To: David S.
From: Geoffrey Klempner
Subject: Why must other persons count in my deliberations?
Date: 9 February 2005 11:15
Thank you for your third essay for the Moral Philosophy program, in response to the question, 'Why must others count in my deliberations?' which you sent on 5 February.
In this essay you make a good attempt at summarizing the argument in the Moral Philosophy program. However, you also give a good, brief critique of the Humean answer to this question, in terms of 'natural sympathy'.
Your last point against Hume is that, 'Subjective morality, by itself, does not provide any basis for identifying the true values and needs of others so my good intentions are in any case liable to be misdirected.' I liked this. We are all familiar with examples of people whose 'good intentions' cause havoc because of the limitedness of their vision. I wonder what Hume would have said about this. Hume would readily allow that 'natural sympathy' can be found in the world of non-human animals as well as the human world. It is not, in itself, an intellectual capacity. Yet there is another sense of 'sympathy' which entails the kind of imaginative projection which only an intelligent being can do. In this sense, it could be said of someone that they were full of 'natural sympathy' but totally failed in their attempt to sympathise.
Moving to the idea of a disinterested view, you say, 'By attempting to make moral decisions based on an objective and fair assessment of external reality, my own individual values and those of everyone else are in danger of being ignored.' So everyone is forced into a straight jacket of standardised desires'.
This looks wrong to me. I don't think I intended to make this claim. I wanted to say, merely, 'By attempting to make moral decisions based on an objective and fair assessment of external reality, *my own* individual values are in danger of being ignored.' This is because the individual values of each person must necessarily have equal weighting in my moral calculation. This is how you get preference utilitarianism. The preference utilitarian does not deny that different people have different preferences, as a matter of objective, observable fact. The claim is that the moral standpoint is one where I do not give preference to my preferences.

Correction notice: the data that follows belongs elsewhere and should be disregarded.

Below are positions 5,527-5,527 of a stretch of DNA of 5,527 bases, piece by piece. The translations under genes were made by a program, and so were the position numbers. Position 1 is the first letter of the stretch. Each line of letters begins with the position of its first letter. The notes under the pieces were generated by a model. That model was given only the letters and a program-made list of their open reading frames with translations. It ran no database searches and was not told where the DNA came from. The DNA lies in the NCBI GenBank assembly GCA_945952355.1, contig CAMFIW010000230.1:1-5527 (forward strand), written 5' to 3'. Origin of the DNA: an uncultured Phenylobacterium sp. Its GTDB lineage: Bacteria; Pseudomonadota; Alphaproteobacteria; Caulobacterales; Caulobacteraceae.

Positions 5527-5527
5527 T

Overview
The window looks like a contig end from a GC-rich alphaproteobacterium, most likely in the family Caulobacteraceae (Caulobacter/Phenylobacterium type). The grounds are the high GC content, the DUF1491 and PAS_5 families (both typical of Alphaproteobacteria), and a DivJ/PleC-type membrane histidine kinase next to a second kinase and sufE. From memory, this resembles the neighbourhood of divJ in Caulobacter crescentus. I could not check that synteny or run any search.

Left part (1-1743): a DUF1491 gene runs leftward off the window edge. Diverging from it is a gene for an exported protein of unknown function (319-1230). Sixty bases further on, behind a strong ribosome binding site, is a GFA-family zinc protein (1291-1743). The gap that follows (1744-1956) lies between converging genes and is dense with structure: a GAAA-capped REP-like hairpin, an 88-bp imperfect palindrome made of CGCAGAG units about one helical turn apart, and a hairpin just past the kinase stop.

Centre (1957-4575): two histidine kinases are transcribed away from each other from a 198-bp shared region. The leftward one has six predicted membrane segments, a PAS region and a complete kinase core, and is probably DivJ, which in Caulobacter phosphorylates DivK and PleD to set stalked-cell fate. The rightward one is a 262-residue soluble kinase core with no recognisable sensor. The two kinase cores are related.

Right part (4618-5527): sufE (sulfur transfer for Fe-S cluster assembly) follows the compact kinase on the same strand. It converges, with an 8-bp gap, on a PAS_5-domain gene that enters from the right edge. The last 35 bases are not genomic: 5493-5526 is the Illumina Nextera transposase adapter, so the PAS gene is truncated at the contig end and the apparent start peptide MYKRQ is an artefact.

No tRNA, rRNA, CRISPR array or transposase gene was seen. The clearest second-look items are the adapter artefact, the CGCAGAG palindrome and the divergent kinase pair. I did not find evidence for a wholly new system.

But this sounds odd too. What is it to have preferences which one does not give preference to? For example, I prefer not to be starving. Other things being equal, if this condition threatens I will look for food. However, other things are not always equal, because there are other people starving too and their hunger is equally important from a moral standpoint. What I do about this depends on economic considerations, in the wide sense - the most efficient use of my energies in maximizing preference satisfaction.
Here's the original offending passage (from unit 4/84): 'The disinterested standpoint automatically renders all values invisible; or, to vary the metaphor, paints them all in a uniform shade of grey. And without an account of a basis for *rationally preferring* certain values to certain other values, there can be no acceptable proof of an objective basis for moral conduct.'
As the discussion of Anscombe and 'reasons for actions' shows, preferences are not just a brute 'given'. In order to meaningfully say that I 'want' a saucer of mud, I must have some conception of what makes a saucer of mud desirable to me, a 'desirability characterisation' which could be understood by any speaker of the language (without necessarily having to agree to it, of course). E.g. 'I want to fill my nostrils with the rich river smell.' How is this understood from the disinterested standpoint? We are not considering Nagel's 'view from nowhere', where there is no way to comprehend how anything can be desirable because of its smell (or even what a 'smell' is). The disinterested standpoint does not require this. It merely requires that I ignore the fact that one particular human being is 'I'.
What I should say is simply that accepting the necessity of the disinterested standpoint in this latter sense negates all preferences other than the purely bodily or sensual, i.e. all preferences which involve my projects, my personal relationships etc. (These are points Williams makes in his debate with Smart in 'Utilitarianism For and Against').
My other question relates to your final paragraph. In the program, the 'authority' of the other occurs at two points, in the theory of values and in the theory of conduct. My knowledge of what I want, my values, is not incorrigible. People can deceive themselves about what they want. So this is necessary one role for the other. However, the moral point of view is one where I recognize that the other has values too. The distinction between the theory of conduct and the theory of values (units 8 and 9) assumes the rejection of solipsism and anti-solipsism.
All the best,